John Spies/Barcroft Media/Landov
  • The upstream inflow entrance of Tham Khoun Xe has a verdant forest inside a huge collapsed sinkhole. It is possible to kayak from the resurgence to here and back in one full day. There are several more kilometers of cave in an adjacent fossil passage that visitors can access by climbing the boulder pile.
    John Spies/Barcroft Media/Landov
  • Enormous banks of terraced flowstone decorate the walls of the cave in many places. This slowly growing mound of white and orange calcite is one of the larger deposits along the river passage, March 2015, at Tham Khoun Ex, Laos. Photographer John Spies captured scenes from the entrances of the huge underground river passages, intricate cave formations and views from a passage high above the water.
    John Spies/Barcroft Media/Landov
  • Suphaporn Singnakphum stands amongst lush low-light plants in an underground garden in a huge fossil passage that adjoins the inflow entrance of Tham Khuon Xe, March 2015, at Tham Khoun Ex, Laos. The cave is formed by the Xe Bang Fai river, a major tributary of the Mekong and in the dry season can be traversed using inflatable kayaks.
    John Spies/Barcroft Media/Landov
  • The Giant Gour in the Oxbow area of the cave is 60 meters long and is probably one of the world's largest rimstone basins. The pool is filled with water during the wet season. The rims of basins like this grow taller each year as calcite precipitates from cave water as it flows faster over protrusions, March 2015, at Tham Khoun Ex, Laos.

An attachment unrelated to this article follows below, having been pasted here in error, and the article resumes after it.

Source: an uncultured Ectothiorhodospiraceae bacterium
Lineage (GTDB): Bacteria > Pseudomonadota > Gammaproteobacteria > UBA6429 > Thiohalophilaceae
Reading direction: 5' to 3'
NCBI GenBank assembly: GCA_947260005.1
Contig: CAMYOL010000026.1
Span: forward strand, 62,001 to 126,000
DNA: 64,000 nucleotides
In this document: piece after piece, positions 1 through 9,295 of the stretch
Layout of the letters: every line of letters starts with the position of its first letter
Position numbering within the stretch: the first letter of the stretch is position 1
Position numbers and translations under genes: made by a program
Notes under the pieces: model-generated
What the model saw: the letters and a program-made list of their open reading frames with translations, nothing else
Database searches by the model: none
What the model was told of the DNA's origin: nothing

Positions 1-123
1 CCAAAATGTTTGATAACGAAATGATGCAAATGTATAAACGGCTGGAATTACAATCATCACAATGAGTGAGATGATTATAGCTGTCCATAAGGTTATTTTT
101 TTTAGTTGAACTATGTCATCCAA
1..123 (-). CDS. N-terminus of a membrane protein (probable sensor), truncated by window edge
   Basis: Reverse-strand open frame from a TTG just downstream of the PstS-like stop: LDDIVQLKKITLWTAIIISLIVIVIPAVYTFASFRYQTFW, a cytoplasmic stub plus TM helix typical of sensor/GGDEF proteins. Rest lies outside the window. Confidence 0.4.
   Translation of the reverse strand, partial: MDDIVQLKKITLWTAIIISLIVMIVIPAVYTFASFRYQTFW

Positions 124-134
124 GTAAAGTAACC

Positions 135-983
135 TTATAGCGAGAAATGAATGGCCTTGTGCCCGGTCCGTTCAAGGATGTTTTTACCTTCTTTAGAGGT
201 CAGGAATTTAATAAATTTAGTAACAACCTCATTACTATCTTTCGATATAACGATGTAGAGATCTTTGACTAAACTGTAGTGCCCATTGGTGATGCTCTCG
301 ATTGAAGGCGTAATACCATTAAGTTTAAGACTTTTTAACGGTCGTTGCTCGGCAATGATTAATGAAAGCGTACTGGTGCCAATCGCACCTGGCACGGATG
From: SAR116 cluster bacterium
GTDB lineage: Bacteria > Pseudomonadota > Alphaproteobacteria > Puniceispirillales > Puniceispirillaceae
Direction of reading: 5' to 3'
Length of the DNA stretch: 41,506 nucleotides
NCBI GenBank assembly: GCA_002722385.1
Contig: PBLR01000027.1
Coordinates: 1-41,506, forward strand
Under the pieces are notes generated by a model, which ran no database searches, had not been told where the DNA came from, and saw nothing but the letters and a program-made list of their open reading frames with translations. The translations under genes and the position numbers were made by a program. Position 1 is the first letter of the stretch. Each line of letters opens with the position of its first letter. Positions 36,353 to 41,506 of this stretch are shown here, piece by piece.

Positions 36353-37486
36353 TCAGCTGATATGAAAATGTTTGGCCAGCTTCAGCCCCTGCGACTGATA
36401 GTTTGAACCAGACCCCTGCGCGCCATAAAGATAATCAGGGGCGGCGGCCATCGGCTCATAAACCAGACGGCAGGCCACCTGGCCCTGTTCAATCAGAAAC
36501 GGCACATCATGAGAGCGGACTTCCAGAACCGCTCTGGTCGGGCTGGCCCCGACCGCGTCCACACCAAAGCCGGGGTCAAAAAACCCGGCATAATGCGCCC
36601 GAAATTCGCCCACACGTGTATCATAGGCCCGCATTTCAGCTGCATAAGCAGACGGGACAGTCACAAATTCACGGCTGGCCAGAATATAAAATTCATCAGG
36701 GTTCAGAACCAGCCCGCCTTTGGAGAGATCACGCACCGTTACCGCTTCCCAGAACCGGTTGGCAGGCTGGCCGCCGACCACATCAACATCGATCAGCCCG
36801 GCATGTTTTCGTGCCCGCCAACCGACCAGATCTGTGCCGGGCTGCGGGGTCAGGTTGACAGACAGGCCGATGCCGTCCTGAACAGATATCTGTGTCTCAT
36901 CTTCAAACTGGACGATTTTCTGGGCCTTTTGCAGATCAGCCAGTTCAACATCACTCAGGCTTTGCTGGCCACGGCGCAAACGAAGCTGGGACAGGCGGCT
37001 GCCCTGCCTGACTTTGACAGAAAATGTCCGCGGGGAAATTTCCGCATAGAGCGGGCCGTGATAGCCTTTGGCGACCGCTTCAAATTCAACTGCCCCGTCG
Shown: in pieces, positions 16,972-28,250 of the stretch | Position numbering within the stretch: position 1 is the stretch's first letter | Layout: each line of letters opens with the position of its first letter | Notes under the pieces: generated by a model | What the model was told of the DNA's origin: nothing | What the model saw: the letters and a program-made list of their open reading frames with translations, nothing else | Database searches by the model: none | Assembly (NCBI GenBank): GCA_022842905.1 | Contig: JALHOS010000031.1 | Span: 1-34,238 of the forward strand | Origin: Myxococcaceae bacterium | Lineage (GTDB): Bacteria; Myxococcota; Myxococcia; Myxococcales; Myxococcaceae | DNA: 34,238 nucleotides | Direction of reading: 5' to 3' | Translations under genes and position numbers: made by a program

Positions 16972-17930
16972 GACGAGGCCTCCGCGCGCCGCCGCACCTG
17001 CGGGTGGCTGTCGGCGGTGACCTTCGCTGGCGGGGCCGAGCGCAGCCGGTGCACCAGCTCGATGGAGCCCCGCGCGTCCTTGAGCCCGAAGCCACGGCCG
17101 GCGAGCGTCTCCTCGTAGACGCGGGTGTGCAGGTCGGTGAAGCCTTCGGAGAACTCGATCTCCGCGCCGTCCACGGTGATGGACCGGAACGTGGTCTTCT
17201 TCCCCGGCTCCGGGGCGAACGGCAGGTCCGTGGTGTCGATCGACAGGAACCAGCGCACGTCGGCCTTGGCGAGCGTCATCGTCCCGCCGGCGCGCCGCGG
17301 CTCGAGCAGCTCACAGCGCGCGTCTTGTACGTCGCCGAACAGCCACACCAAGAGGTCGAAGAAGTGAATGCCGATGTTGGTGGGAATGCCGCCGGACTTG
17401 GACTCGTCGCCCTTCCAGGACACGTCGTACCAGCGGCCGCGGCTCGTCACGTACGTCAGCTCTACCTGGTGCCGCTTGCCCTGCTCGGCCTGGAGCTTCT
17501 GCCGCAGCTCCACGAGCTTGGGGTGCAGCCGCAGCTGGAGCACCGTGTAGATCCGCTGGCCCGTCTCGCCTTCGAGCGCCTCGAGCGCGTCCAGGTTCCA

John Spies/Barcroft Media/Landov
  • Heading into darkness, a visitor paddles a small canoe near the downstream entrance. In the dry season from November to April, the only part of the year safe to visit the cave, the water is clear and deep with a rich green hue, March 2015, at Tham Khoun Ex, Laos.
    John Spies/Barcroft Media/Landov
  • Water painting with kayaks and submerged LED lights near the downstream entrance of the cave, on March 2015, at Tham Khoun Ex, Laos.
    John Spies/Barcroft Media/Landov
  • Massive formations abound in a newly discovered fossil section of the cave, 50 meters above the river level. This section, encrusted with delicate formations and not yet open to tourists, is one of several higher passages that lead to jungle shrouded entrances, March 2015, at Tham Khoun Ex, Laos.
    John Spies/Barcroft Media/Landov
  • Floating on clear deep water and reflections near the cave entrance. Visitors can either bring their own kayaks or rent boats from the local community to paddle deep inside the cave and marvel at its wonders, March 2015, at Tham Khoun Ex, Laos. Tham Khoun Xe, commonly known as the Xe Bang Fai River Cave, in Laos, has over 15km of passages filled with awe-inspiring views and wide expanses of water.
    John Spies/Barcroft Media/Landov
  • Visitors to Tham Khuon Xe can rent canoes or kayaks and paddle upstream to view the stunning calcifications on the cave walls, March 2015, at Tham Khoun Ex, Laos.
    John Spies/Barcroft Media/Landov
  • Sunlight streams into the mist-filled fossil passage near the sink of the Xe Bang Fai River. This section supports a verdant garden of ferns and other low light plants, March 2015, at Tham Khoun Ex, Laos.
    John Spies/Barcroft Media/Landov
  • The subterranean passage of the river is spectacularly decorated with calcified formations, March 2015, at Tham Khoun Ex, Laos.
    John Spies/Barcroft Media/Landov
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